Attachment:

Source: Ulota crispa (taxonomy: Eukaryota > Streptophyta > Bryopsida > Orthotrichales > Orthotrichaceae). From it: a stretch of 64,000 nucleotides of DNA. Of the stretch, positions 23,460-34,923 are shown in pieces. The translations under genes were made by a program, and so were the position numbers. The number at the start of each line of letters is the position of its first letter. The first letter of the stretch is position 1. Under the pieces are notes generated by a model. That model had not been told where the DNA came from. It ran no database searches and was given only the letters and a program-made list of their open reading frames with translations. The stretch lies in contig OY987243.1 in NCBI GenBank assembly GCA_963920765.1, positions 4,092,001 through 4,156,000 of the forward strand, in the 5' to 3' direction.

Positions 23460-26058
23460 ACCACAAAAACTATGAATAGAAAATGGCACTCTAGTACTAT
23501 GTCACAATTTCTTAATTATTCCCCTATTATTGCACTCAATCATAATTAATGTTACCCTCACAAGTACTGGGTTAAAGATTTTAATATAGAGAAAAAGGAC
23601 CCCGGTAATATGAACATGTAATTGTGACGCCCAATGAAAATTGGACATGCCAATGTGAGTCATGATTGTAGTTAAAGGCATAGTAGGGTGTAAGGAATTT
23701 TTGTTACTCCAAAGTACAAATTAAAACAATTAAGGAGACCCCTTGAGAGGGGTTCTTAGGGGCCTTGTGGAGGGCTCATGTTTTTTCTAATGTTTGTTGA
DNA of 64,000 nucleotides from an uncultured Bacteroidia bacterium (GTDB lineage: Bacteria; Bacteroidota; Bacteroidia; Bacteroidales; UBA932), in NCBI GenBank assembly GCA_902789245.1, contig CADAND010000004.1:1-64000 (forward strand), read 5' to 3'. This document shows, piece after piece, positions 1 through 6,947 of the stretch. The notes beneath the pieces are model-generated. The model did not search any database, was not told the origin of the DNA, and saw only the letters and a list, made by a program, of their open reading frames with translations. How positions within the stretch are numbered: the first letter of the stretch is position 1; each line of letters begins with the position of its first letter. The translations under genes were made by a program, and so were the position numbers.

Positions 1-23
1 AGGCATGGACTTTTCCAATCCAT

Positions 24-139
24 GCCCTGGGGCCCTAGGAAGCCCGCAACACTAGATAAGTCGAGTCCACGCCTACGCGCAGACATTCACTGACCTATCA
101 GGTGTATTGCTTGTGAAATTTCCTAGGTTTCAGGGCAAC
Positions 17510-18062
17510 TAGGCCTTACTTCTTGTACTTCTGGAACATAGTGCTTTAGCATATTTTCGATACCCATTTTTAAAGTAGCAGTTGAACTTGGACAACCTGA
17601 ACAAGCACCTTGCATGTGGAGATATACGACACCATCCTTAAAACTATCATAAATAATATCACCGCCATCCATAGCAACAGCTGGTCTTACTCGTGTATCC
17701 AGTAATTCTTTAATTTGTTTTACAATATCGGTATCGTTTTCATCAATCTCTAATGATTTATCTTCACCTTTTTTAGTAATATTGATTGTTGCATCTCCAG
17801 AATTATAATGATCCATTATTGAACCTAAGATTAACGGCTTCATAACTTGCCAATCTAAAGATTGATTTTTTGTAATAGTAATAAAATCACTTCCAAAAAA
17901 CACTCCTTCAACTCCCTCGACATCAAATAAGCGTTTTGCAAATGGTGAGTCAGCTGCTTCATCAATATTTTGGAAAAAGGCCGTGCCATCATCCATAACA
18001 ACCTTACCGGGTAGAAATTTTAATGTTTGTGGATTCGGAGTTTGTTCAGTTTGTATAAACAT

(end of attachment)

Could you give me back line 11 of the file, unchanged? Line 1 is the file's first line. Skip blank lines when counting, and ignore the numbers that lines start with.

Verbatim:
24 GCCCTGGGGCCCTAGGAAGCCCGCAACACTAGATAAGTCGAGTCCACGCCTACGCGCAGACATTCACTGACCTATCA